Kenyan female leader, Mnyazi wa Menza popularly known among her people as Mekatilili wa Menza, has been immortalized in a series of stunning images.

The bold photography project themed “African Queens” is a collaboration between Kenyan photographer Rich Allela and Nigerian photographer Dapel Kureng.

For those who might be too young to know about the Kenyan heroine, Mekatilili led the Giriama people in a rebellion against the British Colonial Administration actively in 1913 – 1914.

She is celebrated for her fearless approach against the British and is said to have slapped the colonial administrator for the region, Arthur Champion, in a heated exchange.

Mekatilili was particularly agitated with the British conscripting Giriama men to fight in World War I as well as what she saw as erosion of traditional Giriama culture.

Commenting on the project, Allela said it “represents the strength of womanhood, and inspires the African woman to rise above the inequality and discrimination faced every day.”

While the creative photography project is undoubtedly striking and awe-inspiring, it has received mixed reactions over its historical inaccuracy.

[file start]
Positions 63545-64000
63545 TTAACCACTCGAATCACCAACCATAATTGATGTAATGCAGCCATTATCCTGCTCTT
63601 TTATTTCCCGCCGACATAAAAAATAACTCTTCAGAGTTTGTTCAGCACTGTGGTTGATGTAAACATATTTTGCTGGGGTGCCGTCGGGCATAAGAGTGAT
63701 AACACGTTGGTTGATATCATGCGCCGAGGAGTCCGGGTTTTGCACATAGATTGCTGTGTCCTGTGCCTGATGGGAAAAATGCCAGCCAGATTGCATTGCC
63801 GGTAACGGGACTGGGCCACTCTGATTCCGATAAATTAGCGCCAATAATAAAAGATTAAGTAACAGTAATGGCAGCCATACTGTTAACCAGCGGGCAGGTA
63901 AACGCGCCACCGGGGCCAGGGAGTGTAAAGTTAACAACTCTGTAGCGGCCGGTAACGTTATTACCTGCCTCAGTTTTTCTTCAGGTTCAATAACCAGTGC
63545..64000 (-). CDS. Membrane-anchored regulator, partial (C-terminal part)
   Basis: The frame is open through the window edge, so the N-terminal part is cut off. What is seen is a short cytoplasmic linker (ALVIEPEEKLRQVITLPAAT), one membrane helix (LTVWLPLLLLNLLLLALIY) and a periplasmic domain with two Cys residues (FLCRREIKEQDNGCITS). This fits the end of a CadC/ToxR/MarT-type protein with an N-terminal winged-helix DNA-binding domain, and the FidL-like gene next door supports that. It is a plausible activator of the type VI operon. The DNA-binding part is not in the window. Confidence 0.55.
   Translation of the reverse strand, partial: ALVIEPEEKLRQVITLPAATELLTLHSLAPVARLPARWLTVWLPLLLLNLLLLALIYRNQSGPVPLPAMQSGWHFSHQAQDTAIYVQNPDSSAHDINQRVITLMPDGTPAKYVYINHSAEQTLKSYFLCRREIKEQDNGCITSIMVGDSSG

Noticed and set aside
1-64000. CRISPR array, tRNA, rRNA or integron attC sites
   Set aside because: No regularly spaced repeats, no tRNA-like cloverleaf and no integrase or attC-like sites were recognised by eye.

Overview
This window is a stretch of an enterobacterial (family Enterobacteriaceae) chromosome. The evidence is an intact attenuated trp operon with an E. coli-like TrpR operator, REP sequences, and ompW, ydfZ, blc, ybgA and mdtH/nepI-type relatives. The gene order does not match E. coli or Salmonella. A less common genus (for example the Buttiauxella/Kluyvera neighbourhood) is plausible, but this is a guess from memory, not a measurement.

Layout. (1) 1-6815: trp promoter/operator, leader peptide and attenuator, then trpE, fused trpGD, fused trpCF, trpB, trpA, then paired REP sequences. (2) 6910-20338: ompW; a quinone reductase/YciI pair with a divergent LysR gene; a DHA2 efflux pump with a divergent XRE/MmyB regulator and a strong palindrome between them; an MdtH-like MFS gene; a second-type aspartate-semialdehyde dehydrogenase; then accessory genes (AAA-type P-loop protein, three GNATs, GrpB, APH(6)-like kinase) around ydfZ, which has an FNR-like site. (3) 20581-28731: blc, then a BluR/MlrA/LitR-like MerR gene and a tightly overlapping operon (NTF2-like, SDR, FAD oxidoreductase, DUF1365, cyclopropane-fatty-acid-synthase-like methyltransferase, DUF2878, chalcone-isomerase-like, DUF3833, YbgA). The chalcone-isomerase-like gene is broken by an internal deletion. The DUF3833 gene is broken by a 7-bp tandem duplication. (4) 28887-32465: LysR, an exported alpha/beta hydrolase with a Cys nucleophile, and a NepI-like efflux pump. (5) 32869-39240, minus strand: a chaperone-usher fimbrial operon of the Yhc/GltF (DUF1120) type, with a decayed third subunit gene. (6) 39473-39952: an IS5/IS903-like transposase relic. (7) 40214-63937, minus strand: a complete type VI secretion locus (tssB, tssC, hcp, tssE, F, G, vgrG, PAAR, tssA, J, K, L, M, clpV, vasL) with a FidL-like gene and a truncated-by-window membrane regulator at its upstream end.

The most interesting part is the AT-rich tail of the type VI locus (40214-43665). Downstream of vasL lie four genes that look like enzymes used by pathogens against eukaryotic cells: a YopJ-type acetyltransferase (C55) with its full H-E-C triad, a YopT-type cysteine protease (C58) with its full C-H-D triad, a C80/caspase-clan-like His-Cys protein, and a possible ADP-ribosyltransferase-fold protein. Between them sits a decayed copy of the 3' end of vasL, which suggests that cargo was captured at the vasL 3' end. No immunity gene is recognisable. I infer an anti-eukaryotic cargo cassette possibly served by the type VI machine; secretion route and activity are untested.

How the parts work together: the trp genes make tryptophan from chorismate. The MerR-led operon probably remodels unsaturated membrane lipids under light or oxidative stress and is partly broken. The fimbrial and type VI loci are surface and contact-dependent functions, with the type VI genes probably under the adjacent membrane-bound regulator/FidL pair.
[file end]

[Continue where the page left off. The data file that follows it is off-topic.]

The first dead giveaways are the costumes and props that do not reflect the rich Giriama culture; something Mekatilili diligently fought for.

Mekatilili wa Menza wore a Hando – the name for the traditional short skirt worn by women of the Giriamas. It is made of a long material, preferably cotton, gathered into folds to give the special rounded shape that enhances women’s hips. It is generally an immaculate white, but some women prefer it in a combination of green, red, blue, black or other colors, all of which have varied meanings.

The project also inaccurately portrays the landscape. The county in which the Giriama inhabits is not arid nor is there any record that Mekatilili rode horses.

Inaccuracies aside, this photography project reimagines Mekatilili readying for battle and defying the age-long patriarchal norms in African societies.

Her courage continues to inspire many women across Kenya and Africa to stand up for their rights and defend themselves and their communities against undue oppression.

A statue has been erected in honour of her efforts at Uhuru Gardens in Nairobi, and the garden has been renamed Mekatilili wa Menza Gardens.

Scroll through for the stunning images, courtesy of Rich Allela and Kureng Dapel.

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